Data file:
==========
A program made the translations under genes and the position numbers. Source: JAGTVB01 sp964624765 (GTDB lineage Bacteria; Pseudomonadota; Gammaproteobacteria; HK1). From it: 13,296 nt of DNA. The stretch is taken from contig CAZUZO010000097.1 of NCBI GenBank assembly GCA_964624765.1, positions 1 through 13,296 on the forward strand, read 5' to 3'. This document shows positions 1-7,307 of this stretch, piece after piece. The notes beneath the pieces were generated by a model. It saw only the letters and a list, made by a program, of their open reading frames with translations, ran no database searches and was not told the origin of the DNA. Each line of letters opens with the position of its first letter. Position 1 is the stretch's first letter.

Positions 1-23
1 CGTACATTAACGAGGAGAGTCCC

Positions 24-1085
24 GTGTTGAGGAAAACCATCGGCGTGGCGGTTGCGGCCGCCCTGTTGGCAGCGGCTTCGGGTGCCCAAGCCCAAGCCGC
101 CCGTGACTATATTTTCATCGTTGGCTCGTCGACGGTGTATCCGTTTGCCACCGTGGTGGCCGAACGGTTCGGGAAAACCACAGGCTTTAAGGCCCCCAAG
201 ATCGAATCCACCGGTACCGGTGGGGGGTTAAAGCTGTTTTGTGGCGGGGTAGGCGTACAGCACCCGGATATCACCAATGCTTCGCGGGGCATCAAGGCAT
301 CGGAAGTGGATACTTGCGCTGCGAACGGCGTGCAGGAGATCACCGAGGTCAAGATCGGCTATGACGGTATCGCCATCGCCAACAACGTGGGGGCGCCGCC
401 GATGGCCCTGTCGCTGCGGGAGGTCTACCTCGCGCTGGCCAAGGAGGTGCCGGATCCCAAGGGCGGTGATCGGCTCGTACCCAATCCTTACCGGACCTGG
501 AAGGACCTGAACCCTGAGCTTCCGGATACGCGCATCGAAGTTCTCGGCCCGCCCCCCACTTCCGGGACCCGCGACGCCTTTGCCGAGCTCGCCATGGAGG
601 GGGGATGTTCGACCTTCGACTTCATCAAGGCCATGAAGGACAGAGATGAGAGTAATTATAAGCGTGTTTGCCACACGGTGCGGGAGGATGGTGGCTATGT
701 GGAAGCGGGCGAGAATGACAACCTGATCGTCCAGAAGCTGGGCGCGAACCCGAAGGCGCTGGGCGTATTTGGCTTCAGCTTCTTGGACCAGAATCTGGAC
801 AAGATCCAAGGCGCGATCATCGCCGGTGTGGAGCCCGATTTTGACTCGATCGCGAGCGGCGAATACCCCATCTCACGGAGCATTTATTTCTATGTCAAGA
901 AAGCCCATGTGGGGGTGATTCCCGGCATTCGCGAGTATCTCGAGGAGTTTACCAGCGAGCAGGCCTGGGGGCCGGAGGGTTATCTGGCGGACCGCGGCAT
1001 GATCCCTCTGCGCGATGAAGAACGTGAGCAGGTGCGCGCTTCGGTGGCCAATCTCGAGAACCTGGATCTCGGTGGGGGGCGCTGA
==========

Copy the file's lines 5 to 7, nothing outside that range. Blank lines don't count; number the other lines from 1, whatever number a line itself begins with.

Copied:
24 GTGTTGAGGAAAACCATCGGCGTGGCGGTTGCGGCCGCCCTGTTGGCAGCGGCTTCGGGTGCCCAAGCCCAAGCCGC
101 CCGTGACTATATTTTCATCGTTGGCTCGTCGACGGTGTATCCGTTTGCCACCGTGGTGGCCGAACGGTTCGGGAAAACCACAGGCTTTAAGGCCCCCAAG
201 ATCGAATCCACCGGTACCGGTGGGGGGTTAAAGCTGTTTTGTGGCGGGGTAGGCGTACAGCACCCGGATATCACCAATGCTTCGCGGGGCATCAAGGCAT